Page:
Fighting Demons

In the past few weeks, we’ve been kind’a in a party bubble in our church. We celebrated a baptism, three confirmations and the blessing of a lovely renovated hall with Bishop Chris. That’s quite the list of events, events that brought us much life and joy. And that’s good, that’s all really good. We need happy times – they help us store up energy and courage for the tough times.

So did you store up enough goodness and joy? Ready for today? Because today’s Scriptures bring tough times and tough situations. It doesn’t seem fair to be served these stories right when our spirits are light and when summer is at our doorstep. But we all know, shit happens when we least expect it. Take a deep breath, and let’s dive in, and see what the Holy Book has to say.

Elijah (1 Kings 19:1-15) is on the run – on the run from Ahab who wants to kill him, and on the run from God who wants him to keep needling Ahab with the truth. Elijah’s spirit is running out of steam, running out of courage. He’d rather die in a forgotten corner in the wilderness: “It is enough; now, O Lord, take away my life, for I am no better than my ancestors.

Talk about discouragement and feeling like an utter failure! We know the feeling; we try to do the right thing, but life throws too many curves that we can’t handle. We think we understand what God is asking of us, but our efforts don’t seem to find much favour in the world. We want to love like Jesus, serve like Jesus and forgive like Jesus, but crisis upon crisis sabotages our best efforts, depleting our hope and energy, our courage and motivation. And so exhaustion has us fall into a deep sleep …

And what does God do … when he finds us asleep into that forgotten wilderness corner of our own lives? Come on, … get up and eat … eat some love bread and drink some soul-care … Walk in the beauty of God’s creation, feel the wind and the sun (or the rain!), laugh at a good joke, create a work of art, read a good book, have coffee with a friend, sit on the beach and watch the waves, share a family meal, write a gratitude list, lay down in a field and look up at the night sky, pray for someone else, dig in the garden, hold a baby … God’s first concern is … to … nourish and strengthen us, just as Elijah experienced … God knows our need to just stop … take a deep breath … Amazing really … how replenishing … simple love-food can be for our spirit…

But what if such love-food, instead of recharging our battery, is devoured instead by … demons??? That is what we hear about in the encounter between Jesus and the demon-possessed man in the Gerasene country (Luke 8:26-39). Here is a dramatic show-down between the One who is God’s love-food for all and the greatest enemies of God, the demons who absolutely despise everything good and beautiful and holy.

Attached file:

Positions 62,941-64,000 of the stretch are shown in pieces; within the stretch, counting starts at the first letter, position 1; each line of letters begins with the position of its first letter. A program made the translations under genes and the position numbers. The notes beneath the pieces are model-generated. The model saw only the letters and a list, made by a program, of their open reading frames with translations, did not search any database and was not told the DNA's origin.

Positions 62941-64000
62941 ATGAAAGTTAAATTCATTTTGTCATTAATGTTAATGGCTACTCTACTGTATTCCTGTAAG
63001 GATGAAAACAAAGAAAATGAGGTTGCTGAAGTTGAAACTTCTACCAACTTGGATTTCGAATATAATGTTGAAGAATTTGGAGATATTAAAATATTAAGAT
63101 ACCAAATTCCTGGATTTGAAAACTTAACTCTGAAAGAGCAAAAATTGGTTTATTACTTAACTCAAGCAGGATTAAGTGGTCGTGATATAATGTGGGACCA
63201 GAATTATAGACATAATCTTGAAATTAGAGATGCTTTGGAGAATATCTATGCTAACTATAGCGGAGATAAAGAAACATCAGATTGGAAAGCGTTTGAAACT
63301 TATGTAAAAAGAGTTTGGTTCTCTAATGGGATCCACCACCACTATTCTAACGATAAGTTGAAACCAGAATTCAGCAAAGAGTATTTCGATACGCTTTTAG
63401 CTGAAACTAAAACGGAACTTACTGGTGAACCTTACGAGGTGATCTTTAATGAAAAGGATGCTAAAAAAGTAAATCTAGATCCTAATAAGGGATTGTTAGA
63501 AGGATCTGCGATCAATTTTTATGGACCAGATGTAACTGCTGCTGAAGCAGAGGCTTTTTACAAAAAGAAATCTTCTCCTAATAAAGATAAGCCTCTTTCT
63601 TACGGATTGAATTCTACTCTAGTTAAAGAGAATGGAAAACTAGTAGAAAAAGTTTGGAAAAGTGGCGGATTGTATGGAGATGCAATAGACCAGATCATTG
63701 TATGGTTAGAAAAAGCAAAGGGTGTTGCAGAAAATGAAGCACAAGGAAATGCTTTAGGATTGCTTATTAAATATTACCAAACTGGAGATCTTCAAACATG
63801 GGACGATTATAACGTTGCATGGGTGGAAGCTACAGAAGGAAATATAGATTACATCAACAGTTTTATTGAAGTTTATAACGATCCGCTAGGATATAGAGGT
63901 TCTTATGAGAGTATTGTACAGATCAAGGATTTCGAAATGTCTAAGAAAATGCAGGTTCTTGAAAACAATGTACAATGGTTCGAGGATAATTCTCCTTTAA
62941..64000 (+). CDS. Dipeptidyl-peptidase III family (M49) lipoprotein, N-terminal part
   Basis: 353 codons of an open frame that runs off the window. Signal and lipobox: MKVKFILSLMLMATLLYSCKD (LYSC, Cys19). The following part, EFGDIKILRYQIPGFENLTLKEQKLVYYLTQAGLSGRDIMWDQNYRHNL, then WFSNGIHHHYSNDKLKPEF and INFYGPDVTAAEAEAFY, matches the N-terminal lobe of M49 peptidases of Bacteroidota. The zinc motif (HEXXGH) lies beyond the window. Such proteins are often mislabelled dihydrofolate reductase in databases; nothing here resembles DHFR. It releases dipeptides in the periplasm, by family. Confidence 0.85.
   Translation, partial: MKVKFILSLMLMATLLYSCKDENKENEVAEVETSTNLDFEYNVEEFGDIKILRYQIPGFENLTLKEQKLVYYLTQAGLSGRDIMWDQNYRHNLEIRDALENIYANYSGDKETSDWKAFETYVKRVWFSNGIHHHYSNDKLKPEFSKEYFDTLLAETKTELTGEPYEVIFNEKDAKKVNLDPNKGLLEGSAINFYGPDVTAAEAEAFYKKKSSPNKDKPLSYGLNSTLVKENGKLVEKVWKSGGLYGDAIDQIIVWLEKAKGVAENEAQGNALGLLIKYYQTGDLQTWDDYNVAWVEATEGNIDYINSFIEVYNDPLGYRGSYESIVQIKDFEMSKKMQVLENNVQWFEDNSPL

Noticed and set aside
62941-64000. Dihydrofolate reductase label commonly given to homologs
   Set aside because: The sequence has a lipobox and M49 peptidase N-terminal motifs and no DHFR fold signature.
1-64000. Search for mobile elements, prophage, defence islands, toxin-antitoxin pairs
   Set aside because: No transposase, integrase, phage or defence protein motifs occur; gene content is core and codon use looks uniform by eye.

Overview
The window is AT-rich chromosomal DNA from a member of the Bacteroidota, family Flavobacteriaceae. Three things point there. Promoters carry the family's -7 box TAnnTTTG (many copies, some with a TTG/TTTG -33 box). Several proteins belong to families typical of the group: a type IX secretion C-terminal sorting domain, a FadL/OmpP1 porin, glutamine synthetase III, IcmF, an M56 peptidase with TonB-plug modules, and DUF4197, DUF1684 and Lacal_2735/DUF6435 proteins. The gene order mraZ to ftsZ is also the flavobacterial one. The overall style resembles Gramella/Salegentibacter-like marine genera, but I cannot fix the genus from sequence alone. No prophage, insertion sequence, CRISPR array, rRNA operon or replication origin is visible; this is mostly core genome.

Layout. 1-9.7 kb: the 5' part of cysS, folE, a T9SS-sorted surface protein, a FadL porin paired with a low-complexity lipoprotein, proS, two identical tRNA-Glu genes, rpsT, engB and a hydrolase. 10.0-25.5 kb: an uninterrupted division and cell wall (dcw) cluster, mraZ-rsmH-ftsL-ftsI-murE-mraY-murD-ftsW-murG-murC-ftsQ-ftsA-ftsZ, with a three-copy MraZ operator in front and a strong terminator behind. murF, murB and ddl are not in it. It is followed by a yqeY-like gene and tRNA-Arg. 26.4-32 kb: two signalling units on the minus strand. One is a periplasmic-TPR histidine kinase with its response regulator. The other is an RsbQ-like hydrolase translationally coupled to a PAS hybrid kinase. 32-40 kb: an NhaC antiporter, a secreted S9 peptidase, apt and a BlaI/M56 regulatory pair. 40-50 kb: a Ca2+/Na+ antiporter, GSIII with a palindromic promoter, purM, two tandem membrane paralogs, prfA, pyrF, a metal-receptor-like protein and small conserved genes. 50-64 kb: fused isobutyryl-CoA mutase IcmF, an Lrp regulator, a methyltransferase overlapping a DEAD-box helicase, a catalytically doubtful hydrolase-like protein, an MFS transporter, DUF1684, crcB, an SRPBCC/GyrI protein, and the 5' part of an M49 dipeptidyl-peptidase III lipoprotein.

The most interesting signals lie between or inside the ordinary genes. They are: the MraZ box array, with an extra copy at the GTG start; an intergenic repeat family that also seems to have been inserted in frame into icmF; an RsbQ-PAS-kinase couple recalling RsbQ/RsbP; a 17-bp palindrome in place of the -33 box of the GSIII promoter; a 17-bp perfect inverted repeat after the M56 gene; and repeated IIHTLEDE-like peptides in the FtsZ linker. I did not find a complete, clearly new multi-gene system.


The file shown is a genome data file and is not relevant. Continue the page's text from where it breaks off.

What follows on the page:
Now in our sophisticated day and age, we might think it kind’a freaky to talk of demons and demon-possession. Maybe we think of it as an ancient and out-dated concept. But not so fast …

When we speak of trauma, of PTSD, of the need for deep healing, when we speak of addictions, of dysfunctional behaviours, of obsessions and destructive habits; when we speak of mental illness, paranoia, and all the negative forces preventing us from becoming who God intends us to be, aren’t we in fact naming the demons of our time? We are just as surrounded by – yes, possessed by – as many demons as those whom Jesus encountered.

There are eary similarities between the demon-possessed man Jesus encounters and the demons that possess us. The person in the Gospel was totally cut off from family and society. He didn’t live with people, but “in the tombs,” probably in caves that were used as burying places. He was also “driven by the demons into the wild.” In other words, he was a living corpse, separated from normal people and normal living. The man was naked, and so overcome by violent impulses that he could not be restrained even with chains and leg-shackles. Furthermore, the demons were harming him. In Mark’s version he was “bruising himself with stones” (Mark 5:1-20). Finally, and most sadly, he was so totally possessed that even though the demons recognized Jesus as “Son of the Most High God,” the man could not free himself …

Recently I read about Victoria Morrison, a young woman from Windsor, ON, who fell prey to sexual exploitation in Winnipeg. Her case is now in court, and her 30-year old captor pleaded guilty to human trafficking, forcible confinement and obstructing justice. The man who captured her sounds “possessed:” among other things, he burned Victoria with a hot iron, shocked her with an electrical wire and locked her in a freezer. He also blindfolded her and tied her hands with bed sheets, then strung her up to the ceiling with a cord. This man’s demons not only ruled him, but deliberately set out to dominate and destroy another human being.